In Sects. 2.1 and 2.2 all underlying assumptions of the conversion of electricity to hydrogen, storage on-site, and the hydrogen distribution mode are given. In Sect. 2.3 the applied optimization method and the required input data are explained.

The overall goal of a wind–hydrogen system is to generate hydrogen at a wind farm site and transport it to a POD while minimizing cost. The respective objective function is given in Eq. (1). The LCoH is dependent on the total expenditures (TOTEX) and the annual mass of hydrogen produced MH2.

(1) min LCoH p , d = TOTEX p , d M H 2

The calculation of TOTEX is performed using the annuity method, with crf as the capital recovery factor, as shown in Eqs. (2) and (3). The weighted average cost of capital (WACC) is assumed to be 7 %, as is often used in other studies focusing on renewable energies (Satymov et al., 2022; Fasihi and Breyer, 2020). The costs of hydrogen transportation to the POD are included in the modeling of the LCoH. Capital expenditures (CAPEX) and operational expenditures (OPEX) of the system components i depend on the selected hydrogen distribution mode d. A total of seven different possible hydrogen distribution modes are considered. These are derived from the possible combinations of trailers and diesel or hydrogen trucks and the distribution of hydrogen by pipeline.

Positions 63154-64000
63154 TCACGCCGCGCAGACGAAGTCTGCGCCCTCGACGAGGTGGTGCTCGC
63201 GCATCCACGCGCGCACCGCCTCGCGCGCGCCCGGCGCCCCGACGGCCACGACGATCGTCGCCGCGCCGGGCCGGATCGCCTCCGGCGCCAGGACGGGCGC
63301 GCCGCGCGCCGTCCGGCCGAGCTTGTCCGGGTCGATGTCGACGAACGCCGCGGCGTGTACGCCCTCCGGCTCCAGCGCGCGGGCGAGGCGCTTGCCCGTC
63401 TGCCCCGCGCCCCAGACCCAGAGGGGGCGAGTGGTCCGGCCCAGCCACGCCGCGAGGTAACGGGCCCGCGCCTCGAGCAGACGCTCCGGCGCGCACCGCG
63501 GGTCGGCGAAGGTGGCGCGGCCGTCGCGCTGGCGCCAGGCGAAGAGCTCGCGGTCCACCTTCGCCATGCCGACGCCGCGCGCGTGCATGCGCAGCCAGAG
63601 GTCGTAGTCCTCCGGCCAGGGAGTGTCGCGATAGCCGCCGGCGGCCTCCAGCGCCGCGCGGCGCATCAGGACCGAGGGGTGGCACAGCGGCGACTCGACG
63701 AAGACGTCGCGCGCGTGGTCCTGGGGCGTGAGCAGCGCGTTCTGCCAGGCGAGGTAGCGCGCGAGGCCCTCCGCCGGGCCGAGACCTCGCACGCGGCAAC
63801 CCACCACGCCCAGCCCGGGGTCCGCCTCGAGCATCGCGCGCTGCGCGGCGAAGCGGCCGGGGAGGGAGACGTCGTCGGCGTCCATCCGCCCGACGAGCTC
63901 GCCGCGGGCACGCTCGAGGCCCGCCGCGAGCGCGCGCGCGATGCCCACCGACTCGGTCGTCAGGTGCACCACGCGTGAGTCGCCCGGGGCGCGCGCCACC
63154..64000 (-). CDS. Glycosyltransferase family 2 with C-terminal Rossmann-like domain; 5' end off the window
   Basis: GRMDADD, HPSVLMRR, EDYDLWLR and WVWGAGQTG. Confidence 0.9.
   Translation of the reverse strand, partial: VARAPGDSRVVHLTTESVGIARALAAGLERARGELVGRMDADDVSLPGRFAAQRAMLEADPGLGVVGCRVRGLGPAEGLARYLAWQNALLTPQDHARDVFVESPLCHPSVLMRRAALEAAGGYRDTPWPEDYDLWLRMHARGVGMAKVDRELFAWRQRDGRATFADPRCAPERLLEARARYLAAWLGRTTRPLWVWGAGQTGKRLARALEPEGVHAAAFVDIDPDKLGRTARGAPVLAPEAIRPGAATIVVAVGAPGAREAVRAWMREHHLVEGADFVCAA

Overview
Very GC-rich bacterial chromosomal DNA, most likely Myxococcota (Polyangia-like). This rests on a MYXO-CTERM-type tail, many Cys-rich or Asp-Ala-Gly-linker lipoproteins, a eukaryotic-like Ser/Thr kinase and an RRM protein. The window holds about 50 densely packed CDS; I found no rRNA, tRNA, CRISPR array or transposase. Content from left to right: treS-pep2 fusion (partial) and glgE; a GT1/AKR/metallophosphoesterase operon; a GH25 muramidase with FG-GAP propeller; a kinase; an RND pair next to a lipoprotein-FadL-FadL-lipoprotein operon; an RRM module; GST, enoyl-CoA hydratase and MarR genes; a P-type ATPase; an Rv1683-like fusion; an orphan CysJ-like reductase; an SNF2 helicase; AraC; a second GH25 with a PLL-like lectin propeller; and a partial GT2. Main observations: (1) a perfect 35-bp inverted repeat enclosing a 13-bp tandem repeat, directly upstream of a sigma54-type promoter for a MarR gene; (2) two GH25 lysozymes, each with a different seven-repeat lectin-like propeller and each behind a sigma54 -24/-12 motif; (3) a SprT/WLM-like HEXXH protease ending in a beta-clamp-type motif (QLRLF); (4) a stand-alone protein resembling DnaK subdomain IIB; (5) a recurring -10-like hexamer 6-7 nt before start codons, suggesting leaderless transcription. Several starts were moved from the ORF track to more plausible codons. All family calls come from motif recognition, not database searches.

Some TOTEX components are also dependent on the electrolyzer position p at the wind farm site, e.g., power cables, water pipelines, and roads. The lifetime of each component is considered via the parameter n, given in years a.


Figure 1 shows the boundaries of the wind–hydrogen system. CAPEX and OPEX for all components of the hydrogen system are included in the calculation of the LCoH. However, wind farm costs are not considered. This is based on the assumption that the wind farm already has a power grid connection and that its layout is unchanged during the hydrogen layout optimization process. The method currently focuses on the optimization of wind–hydrogen systems for already existing wind farms. The LCoE and the generation profile of the wind farm serve as input variables. Costs for infrastructure at the POD are not included. This does not apply for components necessary for unloading the hydrogen trailers and converting hydrogen back into a gaseous state. This ensures LCoH comparability between different distribution modes.